If you wanted to run you own drivers, or had code written specifically against protocols exported by Tiano components I believe the answer is - yes.
RaspberryPiPkg is the $35 64-bit Arm UEFI devkit.
Of couse the U-boot implementation of UEFI spec is getting better and better day by day, and that’s obviously awesome. I am sure someone will add ACPI support to it any day now. Having choice is good, and I wouldn’t want to live in a world with a single implementation. That said, Tiano (like it or not) /is/ the reference implementation, and you’re much less likely to run into surprises (today). Notice how I didn’t say Tiano is /better/, because in a number of ways (code quality, complexity, fragmentation) it’s pretty awful.
One thing the U-boot implementation excels at is embedded Arm board support - U-boot is the defacto firmware for most embedded hardware, and now all of that hardware is EFI-capable. Porting Tiano is effort you don’t want to spend.
That said, there are hybrid approaches - EFIDroid (efidroid.org) runs Tiano on top of LK, using LK’s platform support for drivers.
I'd be interested to know what the memory footprint is like. I don't have an easy way to measure it.
Note that these numbers will also include Arm Trusted Firmware and firmware tables.
EDIT: I think that it was something along the lines of some implementations (including TianoCore) required the ExitBootServices call to be performed more than once to exit the UEFI-controlled environment correctly? Even after doing that I had some problems with it.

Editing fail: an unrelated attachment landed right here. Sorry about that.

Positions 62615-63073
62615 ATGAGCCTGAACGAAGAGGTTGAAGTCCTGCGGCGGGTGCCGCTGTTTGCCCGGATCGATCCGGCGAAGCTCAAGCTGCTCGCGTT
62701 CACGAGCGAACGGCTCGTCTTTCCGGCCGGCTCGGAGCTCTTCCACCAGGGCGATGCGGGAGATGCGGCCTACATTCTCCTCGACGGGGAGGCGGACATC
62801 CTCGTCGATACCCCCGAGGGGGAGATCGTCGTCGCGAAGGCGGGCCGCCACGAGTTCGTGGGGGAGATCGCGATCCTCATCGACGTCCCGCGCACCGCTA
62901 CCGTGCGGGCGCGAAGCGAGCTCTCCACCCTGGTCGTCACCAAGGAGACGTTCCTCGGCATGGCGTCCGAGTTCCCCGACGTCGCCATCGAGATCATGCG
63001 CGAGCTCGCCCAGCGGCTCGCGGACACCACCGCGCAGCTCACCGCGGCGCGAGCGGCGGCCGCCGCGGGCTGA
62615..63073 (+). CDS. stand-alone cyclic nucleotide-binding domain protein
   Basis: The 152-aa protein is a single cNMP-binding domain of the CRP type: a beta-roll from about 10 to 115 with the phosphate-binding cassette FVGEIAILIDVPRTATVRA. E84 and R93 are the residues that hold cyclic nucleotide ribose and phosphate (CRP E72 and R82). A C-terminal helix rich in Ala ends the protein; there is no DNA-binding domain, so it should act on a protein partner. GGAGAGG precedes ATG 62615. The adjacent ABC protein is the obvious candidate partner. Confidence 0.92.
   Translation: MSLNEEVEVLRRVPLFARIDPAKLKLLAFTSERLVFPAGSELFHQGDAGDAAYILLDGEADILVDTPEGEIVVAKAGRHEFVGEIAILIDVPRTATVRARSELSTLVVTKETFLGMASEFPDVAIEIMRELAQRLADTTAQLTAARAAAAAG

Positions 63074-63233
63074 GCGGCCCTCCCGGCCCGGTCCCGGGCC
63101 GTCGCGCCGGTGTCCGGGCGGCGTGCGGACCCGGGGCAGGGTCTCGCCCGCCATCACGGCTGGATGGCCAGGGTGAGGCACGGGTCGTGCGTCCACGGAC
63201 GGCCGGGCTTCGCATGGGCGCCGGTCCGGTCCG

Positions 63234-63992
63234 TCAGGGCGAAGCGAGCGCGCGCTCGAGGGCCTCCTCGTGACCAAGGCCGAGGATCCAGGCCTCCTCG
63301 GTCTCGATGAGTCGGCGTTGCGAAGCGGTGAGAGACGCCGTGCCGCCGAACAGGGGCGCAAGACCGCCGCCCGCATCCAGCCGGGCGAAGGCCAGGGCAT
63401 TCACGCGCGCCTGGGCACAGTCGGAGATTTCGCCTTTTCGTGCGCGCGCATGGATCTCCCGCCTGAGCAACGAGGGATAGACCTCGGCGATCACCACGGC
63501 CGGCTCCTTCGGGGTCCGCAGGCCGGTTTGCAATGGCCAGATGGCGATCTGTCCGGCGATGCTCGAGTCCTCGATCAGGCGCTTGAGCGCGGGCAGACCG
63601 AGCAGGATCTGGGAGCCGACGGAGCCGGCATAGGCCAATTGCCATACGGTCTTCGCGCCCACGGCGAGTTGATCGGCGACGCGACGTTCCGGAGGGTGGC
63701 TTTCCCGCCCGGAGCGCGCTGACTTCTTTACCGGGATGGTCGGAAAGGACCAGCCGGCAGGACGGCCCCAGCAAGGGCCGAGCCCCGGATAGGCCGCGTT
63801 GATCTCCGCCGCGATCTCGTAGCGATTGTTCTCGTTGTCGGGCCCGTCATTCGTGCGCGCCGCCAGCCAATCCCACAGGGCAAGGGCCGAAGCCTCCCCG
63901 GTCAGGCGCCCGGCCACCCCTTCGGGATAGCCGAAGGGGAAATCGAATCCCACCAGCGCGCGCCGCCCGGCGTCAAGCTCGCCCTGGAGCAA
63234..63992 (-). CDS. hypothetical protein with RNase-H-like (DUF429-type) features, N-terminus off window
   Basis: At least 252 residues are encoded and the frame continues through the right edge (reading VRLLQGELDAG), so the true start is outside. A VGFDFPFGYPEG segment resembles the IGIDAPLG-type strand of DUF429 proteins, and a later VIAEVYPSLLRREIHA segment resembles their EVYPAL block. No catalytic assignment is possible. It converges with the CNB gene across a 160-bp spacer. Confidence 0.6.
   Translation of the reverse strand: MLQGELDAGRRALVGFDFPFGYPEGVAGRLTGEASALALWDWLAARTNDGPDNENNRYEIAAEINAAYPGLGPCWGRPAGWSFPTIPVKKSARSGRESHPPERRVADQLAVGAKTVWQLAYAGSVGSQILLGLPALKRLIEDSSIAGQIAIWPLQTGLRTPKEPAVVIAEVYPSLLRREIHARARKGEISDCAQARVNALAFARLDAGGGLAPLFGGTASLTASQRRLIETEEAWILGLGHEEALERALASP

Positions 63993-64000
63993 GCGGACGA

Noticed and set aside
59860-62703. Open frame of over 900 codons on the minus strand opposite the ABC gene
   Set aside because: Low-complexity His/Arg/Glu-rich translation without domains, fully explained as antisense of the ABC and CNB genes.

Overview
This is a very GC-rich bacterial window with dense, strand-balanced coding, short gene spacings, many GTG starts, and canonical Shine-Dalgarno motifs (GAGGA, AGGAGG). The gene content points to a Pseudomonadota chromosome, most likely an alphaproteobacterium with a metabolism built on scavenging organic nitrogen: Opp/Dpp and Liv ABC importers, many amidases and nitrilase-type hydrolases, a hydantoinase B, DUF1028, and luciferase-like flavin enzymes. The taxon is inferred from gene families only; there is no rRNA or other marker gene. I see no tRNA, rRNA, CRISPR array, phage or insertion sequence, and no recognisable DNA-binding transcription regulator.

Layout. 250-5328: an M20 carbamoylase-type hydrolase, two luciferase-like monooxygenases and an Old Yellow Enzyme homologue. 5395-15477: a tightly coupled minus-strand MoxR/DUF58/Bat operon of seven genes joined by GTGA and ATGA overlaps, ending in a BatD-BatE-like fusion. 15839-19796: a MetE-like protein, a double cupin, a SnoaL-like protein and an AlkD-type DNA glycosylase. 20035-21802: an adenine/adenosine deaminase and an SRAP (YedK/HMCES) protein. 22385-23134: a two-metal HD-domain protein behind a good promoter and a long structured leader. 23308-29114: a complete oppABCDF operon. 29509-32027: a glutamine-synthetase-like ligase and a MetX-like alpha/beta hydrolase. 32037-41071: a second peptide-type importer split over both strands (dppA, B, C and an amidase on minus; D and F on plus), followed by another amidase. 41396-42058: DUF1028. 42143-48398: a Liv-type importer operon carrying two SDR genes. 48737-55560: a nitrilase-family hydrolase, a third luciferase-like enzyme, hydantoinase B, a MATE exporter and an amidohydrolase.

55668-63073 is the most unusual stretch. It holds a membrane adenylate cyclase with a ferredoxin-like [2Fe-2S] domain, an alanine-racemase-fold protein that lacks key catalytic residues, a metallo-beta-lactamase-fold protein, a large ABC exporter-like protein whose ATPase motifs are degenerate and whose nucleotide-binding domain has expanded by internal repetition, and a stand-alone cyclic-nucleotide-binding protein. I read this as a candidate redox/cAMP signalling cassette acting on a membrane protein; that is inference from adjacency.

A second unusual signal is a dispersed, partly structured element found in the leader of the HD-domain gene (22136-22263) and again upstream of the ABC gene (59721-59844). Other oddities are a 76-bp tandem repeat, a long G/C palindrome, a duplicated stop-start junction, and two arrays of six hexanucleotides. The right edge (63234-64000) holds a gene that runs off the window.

The specification doesn't say that an implementation must not change the memory map inside ExitBootServices, and in practice many runtime drivers clean up or even perform RT Data allocations in that path. This results in the "MapKey is incorrect" error returned to the caller. (I've seen some that modify ACPI and SMBIOS on the fly inside the ExitBootServices path, awful, awful, awful).
So yes, the program calling ExitBootServices must be written to retry the call even if it really did avoid sandwiching any calls to UEFI between the last GetMemoryMap and ExitBootServices.
The other big Achille's heel of UEFI in general is the SetVirtualAddressMap() RT call and RT Services support in general, but Tiano's driver model makes it particularly easy to shoot yourself in the face and end up with an implementation that forces the OS to call RT services with identity mappings or even with mappings for supposedly non-RT regions. Ugh. MMIO is a favorite one to "forget" to add to the memory map as an RT entry.
UEFI uses the PE format for binaries, but doesn't actually mandate how PE should be used or what the allowed relocations are. You could build a PE binary that amounted to, say, tons of executable segments, each of which will be a separate memory map entry. Now since UEFI doesn't mandate exactly how an OS will assign virtual addresses (for SetVirtualAddressMap), nor exposes relative grouping of memory descriptors (forcing the OS to relocate these keeping relative distances) I can imagine a situation where RT drivers could break if the OS decided to aggressively compact the address map or instead introduce random large VA gaps between RT memory map entries.
As hinted at in andreiw's reply, this is entirely spec-compliant (if really annoying). Quoting from the spec:
"Firmware implementation may choose to do a partial shutdown of the boot services during the first call to ExitBootServices(). A UEFI OS loader should not make calls to any boot service function other than GetMemoryMap() after the first call to ExitBootServices()."
The biggest possible barrier to that today, which is still unknown, is the quality of the USB host controller. NICs use bulk, but there's no guarantee that the host controller driver is good enough. Time will tell, I suppose...